Steven Beitashour’s journey to the 2014 FIFA World Cup was littered with stories of proving people wrong. And he’s hoping that 43rd-ranked Iran, one of the least acclaimed teams in the tournament, will follow suit this month in Brazil.
Beitashour, Vancouver Whitecaps FC’s lone representative at the 2014 FIFA World Cup, knows Argentina is likely to come out on top in Group F. The South American powerhouse are one of the tournament favourites for a reason, he admitted.
“It’s not hype for nothing,” Beitashour told reporters on a conference call this week. “I think everyone expects that out of them. But the second spot in our group is up for grabs. We have three hungry teams that are trying to get it. That’s what makes that first game so important.”
For Beitashour’s Iranian side, that first game is set for Monday at 12 p.m. PT against Nigeria. The other team vying for one of Group F’s top two spots is Bosnia and Herzegovina – a squad some pundits have labelled as a possible darkhorse.
Ever since Beitashour arrived in Brazil with the Iranian men’s national team in the first week of June, the focus has squarely been on preparing for Nigeria, said Beitashour.
Has that left him any time to soak in his first World Cup experience?
“I don’t know what I should be expecting,” he said. “I don’t know if I’m having too much fun or not enough fun. The way I carry myself is … I’ve got a job to do and I want to do it to the best of my abilities. Maybe I’m too focused. I don’t know.”
Although Beitashour isn’t sure what to expect on a personal level, it’s no secret what people can expect from Iran. First and foremost, Beitashour said they’re a team that’s disciplined and organized defensively.
He’s not kidding. Team Melli, as they go by, kept 10 clean sheets in 16 games on their route to qualification – they topped their group in the Asian Football Confederation (AFC) qualifiers by conceding just twice in eight games. Iran only scored eight goals during the same period, the least among the four AFC teams that advanced.
“You look at other teams and you look at the individual players and they definitely have superstars,” Beitashour said. “I don’t necessarily know if we have superstars, but we definitely have a team. Any time you have that, I’d say a team can beat individuals.”
As noted, Iran isn’t known for scoring many goals. It’s somewhat ironic, therefore, that two of their most recognized players are attacking-minded ones.
There’s midfielder/winger Ashkan Dejagah, who’s appeared in 43 English Premier League matches with Fulham over the last two years – not to mention Dutch-Iranian striker Reza Ghoochannejhad. The man they call “Gucci” has bagged 10 goals in 14 appearances with the Iranian men’s national team.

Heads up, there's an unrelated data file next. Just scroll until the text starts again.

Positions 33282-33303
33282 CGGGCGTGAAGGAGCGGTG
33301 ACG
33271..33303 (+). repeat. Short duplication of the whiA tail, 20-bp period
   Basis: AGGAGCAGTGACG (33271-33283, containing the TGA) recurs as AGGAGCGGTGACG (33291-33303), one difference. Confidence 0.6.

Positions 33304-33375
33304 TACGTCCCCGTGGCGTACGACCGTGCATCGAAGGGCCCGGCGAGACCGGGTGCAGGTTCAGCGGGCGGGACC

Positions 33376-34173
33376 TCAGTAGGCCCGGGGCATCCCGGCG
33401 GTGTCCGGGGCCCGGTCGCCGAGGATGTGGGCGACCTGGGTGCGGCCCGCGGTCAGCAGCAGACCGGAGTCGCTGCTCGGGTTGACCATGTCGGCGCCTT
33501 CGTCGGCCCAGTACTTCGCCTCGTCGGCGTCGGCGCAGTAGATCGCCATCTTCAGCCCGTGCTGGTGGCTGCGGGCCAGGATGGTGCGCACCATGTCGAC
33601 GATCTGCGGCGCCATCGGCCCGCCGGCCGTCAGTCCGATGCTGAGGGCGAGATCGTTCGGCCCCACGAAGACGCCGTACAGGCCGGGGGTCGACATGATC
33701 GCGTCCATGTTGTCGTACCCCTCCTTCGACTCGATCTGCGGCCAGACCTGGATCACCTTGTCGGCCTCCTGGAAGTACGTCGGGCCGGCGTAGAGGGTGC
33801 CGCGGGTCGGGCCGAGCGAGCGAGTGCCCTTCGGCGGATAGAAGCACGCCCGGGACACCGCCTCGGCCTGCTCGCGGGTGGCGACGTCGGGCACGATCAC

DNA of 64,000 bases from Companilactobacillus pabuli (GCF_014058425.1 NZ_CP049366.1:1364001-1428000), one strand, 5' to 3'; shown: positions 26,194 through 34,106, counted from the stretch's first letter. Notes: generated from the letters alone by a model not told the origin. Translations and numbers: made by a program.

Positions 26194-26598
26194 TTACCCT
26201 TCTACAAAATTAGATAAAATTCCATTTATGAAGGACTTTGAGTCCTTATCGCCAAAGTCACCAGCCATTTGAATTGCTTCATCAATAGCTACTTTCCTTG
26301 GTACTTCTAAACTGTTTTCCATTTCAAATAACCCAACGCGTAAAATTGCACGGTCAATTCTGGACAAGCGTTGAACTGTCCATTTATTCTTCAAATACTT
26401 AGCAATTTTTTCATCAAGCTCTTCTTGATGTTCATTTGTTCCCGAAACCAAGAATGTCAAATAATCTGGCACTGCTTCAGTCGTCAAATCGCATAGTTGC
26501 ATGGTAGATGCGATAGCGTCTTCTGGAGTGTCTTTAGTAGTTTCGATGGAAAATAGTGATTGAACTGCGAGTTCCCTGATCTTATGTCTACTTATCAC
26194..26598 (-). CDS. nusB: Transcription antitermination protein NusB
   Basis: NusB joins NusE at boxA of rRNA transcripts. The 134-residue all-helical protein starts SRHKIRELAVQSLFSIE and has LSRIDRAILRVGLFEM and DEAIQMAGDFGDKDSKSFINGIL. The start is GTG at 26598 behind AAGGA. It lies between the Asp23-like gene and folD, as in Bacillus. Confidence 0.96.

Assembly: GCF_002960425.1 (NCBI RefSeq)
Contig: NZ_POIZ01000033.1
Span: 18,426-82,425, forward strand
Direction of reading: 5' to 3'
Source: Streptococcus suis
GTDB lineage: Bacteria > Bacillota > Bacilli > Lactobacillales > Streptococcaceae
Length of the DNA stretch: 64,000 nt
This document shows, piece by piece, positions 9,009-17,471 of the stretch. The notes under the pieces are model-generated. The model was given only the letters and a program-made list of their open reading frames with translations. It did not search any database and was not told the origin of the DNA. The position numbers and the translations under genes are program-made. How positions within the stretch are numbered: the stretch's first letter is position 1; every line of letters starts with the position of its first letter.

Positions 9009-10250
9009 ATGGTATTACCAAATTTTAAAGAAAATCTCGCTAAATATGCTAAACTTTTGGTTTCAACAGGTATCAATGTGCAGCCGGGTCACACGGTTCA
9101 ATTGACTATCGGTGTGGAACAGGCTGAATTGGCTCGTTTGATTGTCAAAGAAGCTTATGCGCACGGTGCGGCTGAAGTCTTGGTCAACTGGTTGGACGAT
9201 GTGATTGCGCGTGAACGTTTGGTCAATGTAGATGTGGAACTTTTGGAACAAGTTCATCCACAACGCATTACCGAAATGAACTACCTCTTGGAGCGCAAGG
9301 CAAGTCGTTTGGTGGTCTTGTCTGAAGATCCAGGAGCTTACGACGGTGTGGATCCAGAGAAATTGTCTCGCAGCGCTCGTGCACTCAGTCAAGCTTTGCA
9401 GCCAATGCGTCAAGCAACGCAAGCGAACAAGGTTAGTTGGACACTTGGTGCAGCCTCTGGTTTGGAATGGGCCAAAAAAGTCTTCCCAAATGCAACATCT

“He’s a great player,” Beitashour said. “He works hard, he’s dedicated, and really a good professional not just on the field but off the field. The stuff you see him do off the field really shows once he gets to the pitch. I think he’s really important for us because we’re known for our defending and we might not have 20 chances like some other teams. We might just have three, four or five chances. And he’s one of those players that doesn’t need many chances to score.”
But the most recognizable name of the bunch might just be Iran’s manager Carlos Queiroz, whose resume includes coaching stints at Manchester United (as an assistant) and Real Madrid. Queiroz, who is considered to be the ultimate tactician, is no stranger to the World Cup, having coached South Africa in 2002 and his native Portugal in 2010.
“I loved [working with him] from the first day I went over there in Iran,” Beitashour said. “Just the professionalism, the experience he has, the respect that he gets from not only the players but from the coaching staff and all the other teams … it’s well deserved. Everything he says on the field or off the field just makes sense. The guys just listen when he talks. I think that’s what really brings us together. It starts with him.”
Will that translate into success this month in Brazil? The answer to that question should become clearer on Monday. Beitashour said he wasn’t sure whether or not he’d be in the starting lineup against Nigeria. If he is, though, chances are he’ll prove someone wrong.
“I’m just trying to work hard every day,” he said. “If the coach calls my number, I’ll definitely be ready.”
It’s not too late to participate in the best sporting experience in Vancouver. Whitecaps FC offer a flexible range of ticket products, including prorated season tickets ($220), 5-packs ($149), student season tickets, and a youth soccer half-season ticket. Single-match tickets start at $22, subject to applicable fees. For more information on all Whitecaps FC ticket options, call 604.669.9283 ext. 2 or visit whitecapsfc.com/tickets.